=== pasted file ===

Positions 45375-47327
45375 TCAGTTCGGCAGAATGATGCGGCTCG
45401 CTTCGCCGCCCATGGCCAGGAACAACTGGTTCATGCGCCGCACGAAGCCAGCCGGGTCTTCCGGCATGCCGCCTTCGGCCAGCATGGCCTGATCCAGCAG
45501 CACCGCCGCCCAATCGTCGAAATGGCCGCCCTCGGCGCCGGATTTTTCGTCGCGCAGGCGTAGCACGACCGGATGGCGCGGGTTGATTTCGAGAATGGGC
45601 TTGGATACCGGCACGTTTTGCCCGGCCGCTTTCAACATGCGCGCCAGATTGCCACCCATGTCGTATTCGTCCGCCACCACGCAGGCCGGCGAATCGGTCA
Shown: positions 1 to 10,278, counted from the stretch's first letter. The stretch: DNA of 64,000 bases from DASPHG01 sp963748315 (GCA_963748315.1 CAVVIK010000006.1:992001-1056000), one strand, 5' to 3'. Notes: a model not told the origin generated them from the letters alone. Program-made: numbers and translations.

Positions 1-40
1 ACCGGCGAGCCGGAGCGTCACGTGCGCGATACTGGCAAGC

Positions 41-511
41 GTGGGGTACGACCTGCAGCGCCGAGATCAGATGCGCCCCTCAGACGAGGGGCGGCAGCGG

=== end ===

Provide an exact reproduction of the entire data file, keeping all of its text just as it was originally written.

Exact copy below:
Positions 45375-47327
45375 TCAGTTCGGCAGAATGATGCGGCTCG
45401 CTTCGCCGCCCATGGCCAGGAACAACTGGTTCATGCGCCGCACGAAGCCAGCCGGGTCTTCCGGCATGCCGCCTTCGGCCAGCATGGCCTGATCCAGCAG
45501 CACCGCCGCCCAATCGTCGAAATGGCCGCCCTCGGCGCCGGATTTTTCGTCGCGCAGGCGTAGCACGACCGGATGGCGCGGGTTGATTTCGAGAATGGGC
45601 TTGGATACCGGCACGTTTTGCCCGGCCGCTTTCAACATGCGCGCCAGATTGCCACCCATGTCGTATTCGTCCGCCACCACGCAGGCCGGCGAATCGGTCA
Shown: positions 1 to 10,278, counted from the stretch's first letter. The stretch: DNA of 64,000 bases from DASPHG01 sp963748315 (GCA_963748315.1 CAVVIK010000006.1:992001-1056000), one strand, 5' to 3'. Notes: a model not told the origin generated them from the letters alone. Program-made: numbers and translations.

Positions 1-40
1 ACCGGCGAGCCGGAGCGTCACGTGCGCGATACTGGCAAGC

Positions 41-511
41 GTGGGGTACGACCTGCAGCGCCGAGATCAGATGCGCCCCTCAGACGAGGGGCGGCAGCGG